Building owners and designers faced with increased concerns for energy conservation and environmental stewardship and are searching for cost effective system options for their projects. LLH systems can deliver both low first cost and reduced energy costs in new construction and retrofit chilled water applications. These systems not only meet the efficiency and sustainability recommendations of the EPA, but when designed using advanced selection tools, installed with an integrated control system, and supported by trained operators, allow building owners to compare predicted energy use to actual performance and carbon footprint. In today’s challenging energy economy, building owners need proven systems that will deliver the performance necessary to meet their increasingly integrated environmental sustainability and business goals. More information on LLH systems is available in the ASHRAE Green Guide3.

Author Information

Smithart, director of systems and solutions at Trane, has more than 30 years of industry experience—29 years with Trane and four years with Danfoss Turbocor. He is a recipient of the U.S. EPA Climate Protection award, one of only five people in the world to have received this prestigious award at the time.

Reducing cold downdrafts and condensation

Cold downdrafts and condensation are two critical elements that must be properly managed in low air temperature applications. The following are suggestions to mitigate these issues.

Cold downdraft recommendations:

• The use of parallel, fan-powered VAV boxes at the perimeter is a cost-effective method to control drafts efficiently. An energy benefit of these devices is the ability to mix warm plenum/return air with the cold primary air to satisfy the space needs prior to engaging reheat. These units should be selected to meet acoustical requirements and properly controlled to provide required air flows during low loads, which will eliminate on/off sound fluctuations due to fan cycling.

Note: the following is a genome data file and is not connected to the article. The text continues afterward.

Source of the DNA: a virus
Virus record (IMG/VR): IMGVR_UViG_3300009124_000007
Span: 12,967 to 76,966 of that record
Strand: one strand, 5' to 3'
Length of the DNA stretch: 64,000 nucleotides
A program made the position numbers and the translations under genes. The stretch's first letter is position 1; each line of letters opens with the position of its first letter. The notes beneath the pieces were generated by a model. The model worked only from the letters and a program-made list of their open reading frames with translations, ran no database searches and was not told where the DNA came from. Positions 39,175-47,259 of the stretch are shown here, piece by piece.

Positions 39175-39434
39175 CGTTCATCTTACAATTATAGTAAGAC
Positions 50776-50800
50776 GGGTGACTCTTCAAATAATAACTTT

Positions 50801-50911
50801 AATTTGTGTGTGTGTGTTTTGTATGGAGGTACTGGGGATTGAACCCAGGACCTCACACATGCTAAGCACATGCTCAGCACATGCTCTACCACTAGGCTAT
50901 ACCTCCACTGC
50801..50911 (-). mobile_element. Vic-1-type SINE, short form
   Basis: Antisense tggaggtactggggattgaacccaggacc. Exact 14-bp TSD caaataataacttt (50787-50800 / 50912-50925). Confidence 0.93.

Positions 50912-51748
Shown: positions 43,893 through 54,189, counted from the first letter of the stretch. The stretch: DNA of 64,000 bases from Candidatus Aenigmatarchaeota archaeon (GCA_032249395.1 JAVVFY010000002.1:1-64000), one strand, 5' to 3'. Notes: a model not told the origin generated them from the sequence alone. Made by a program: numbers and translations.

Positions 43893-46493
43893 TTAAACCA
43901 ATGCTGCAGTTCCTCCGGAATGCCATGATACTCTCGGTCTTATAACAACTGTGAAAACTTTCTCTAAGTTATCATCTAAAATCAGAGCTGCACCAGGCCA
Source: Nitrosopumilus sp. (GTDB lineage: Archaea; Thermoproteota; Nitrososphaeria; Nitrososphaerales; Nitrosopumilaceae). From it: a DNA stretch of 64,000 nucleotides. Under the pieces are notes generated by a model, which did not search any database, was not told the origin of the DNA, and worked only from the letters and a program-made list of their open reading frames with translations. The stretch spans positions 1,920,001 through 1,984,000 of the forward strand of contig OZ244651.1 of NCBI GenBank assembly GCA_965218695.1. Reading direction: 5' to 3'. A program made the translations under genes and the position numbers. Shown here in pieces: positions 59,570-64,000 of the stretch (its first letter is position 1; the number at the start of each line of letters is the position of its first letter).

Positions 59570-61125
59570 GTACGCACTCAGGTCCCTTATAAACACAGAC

• Cooling-only variable air volume boxes can be used within interior spaces. Using a supply air reset schedule is recommended to allow for additional hours of economizer usage in addition to minimizing reheat. The interior boxes will need to be designed to meet their loads using this higher reset temperature.

• To accomplish proper air distribution, use linear slot diffusers with aspirating characteristics, described as the “Coanda” effect. Properly selected diffusers will induce room air to mix with the supply air at the ceiling before it is dispersed into the room.

Condensation recommendations:

• Cold surfaces must be kept inside the humidity controlled envelope.

• Insulate supply air ductwork and piping.

• Consider the space temperature and humidity level. Compare this to the dew point of any cold service under suspicion. Insulate the surface or change the space parameters to avoid condensation.

• Night setback and morning pull-down can be controlled by an interior dew point sensor. In a pull-down mode the process should occur in gradual steps to avoid overcooling.

• Positive building pressure is critical to control the interior environment. Ensure the building automation system has the ability, ideally on a floor-by-floor basis, to maintain a slight positive building pressure.

• Design the “P” traps and pitch the condensate drains correctly because LLH systems produce a good deal of condensation. Collecting this condensation by piping the condenseate lines and running them to a tank is an excellent way to conserve water for use in irrigation or make-up water for cooling towers.